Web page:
“This has been an evolution, an ongoing learning process,” Dr. Mack said. “So with this team [the prior week], we had gone through the data and we said, ‘You have a really high number of close contacts at 3 o’clock on a Wednesday. What is the team doing at 3 o’clock on a Wednesday?’ And they said, they’re in the locker room. They’re coming in and out of practice at that time and they’re in the locker room. We said okay, let’s go through and look at the schedule. Who’s in the locker room? And as we went through that exercise the week prior, we learned that the position groups had lockers close to each other and talked through with the team that if they changed the placement of the lockers to make it so the position group lockers were very much spaced apart, they aren’t going to be near each other and they’ll reduce their number of close contacts. After that meeting, this team changed the placement of the lockers. It was really well-timed because when this case came up, they had just moved all of the lockers and so they did not have contact in the locker room at that time between these people. It felt like a bullet dodged.”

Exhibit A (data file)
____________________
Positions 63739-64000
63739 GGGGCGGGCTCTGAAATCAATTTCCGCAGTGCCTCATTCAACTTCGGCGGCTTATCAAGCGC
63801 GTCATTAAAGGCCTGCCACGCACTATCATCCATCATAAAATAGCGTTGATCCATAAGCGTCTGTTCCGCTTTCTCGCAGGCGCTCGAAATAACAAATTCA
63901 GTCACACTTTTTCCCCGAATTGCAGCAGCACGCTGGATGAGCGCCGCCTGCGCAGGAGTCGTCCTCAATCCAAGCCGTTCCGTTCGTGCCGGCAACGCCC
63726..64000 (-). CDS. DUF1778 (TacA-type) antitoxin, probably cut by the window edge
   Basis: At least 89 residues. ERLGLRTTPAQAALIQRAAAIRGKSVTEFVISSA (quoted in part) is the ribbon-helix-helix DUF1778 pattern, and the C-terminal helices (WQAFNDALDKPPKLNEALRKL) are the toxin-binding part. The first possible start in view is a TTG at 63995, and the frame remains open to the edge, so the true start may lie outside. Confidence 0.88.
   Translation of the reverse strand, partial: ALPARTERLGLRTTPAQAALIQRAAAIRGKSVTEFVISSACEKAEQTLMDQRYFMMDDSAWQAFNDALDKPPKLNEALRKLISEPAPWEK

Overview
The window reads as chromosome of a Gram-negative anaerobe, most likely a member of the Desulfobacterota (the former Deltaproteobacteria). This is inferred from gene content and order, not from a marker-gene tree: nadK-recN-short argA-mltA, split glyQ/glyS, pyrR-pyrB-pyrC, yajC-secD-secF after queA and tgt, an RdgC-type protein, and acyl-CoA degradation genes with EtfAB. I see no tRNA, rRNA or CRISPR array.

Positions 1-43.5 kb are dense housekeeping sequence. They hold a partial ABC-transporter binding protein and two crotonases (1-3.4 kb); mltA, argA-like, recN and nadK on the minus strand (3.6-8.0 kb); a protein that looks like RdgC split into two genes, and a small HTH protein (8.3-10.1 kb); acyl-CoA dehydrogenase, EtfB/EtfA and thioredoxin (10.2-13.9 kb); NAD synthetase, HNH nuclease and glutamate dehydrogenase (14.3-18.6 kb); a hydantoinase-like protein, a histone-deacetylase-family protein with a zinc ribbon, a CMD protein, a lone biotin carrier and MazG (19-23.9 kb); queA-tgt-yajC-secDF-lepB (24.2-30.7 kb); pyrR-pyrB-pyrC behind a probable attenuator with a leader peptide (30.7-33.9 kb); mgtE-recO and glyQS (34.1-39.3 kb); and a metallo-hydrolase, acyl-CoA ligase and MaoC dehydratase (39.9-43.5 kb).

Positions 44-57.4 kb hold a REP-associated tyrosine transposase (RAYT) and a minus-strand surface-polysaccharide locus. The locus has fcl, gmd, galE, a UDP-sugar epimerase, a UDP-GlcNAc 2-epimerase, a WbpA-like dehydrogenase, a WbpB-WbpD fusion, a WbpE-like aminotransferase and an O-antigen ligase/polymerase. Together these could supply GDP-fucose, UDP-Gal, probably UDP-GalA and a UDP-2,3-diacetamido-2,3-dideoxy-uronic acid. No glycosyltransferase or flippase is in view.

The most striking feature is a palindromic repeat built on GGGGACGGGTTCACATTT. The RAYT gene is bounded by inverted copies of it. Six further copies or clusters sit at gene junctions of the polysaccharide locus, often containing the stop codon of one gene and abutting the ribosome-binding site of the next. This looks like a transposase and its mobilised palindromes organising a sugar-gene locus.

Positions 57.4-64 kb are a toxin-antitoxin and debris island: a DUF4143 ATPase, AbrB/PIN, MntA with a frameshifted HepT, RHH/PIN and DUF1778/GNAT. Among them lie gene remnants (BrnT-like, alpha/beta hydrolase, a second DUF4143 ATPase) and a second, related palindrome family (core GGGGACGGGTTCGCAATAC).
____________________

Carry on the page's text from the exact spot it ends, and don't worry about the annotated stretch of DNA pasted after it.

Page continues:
I wondered if, in this case, limiting the spread to one player through contact tracing was a Eureka! moment for Mack and her three-person pod of tracers.

She paused, and answered it this way: “If there’s a positive case, keep one case to one case.”

Read more from Peter King’s Football Morning in America column here.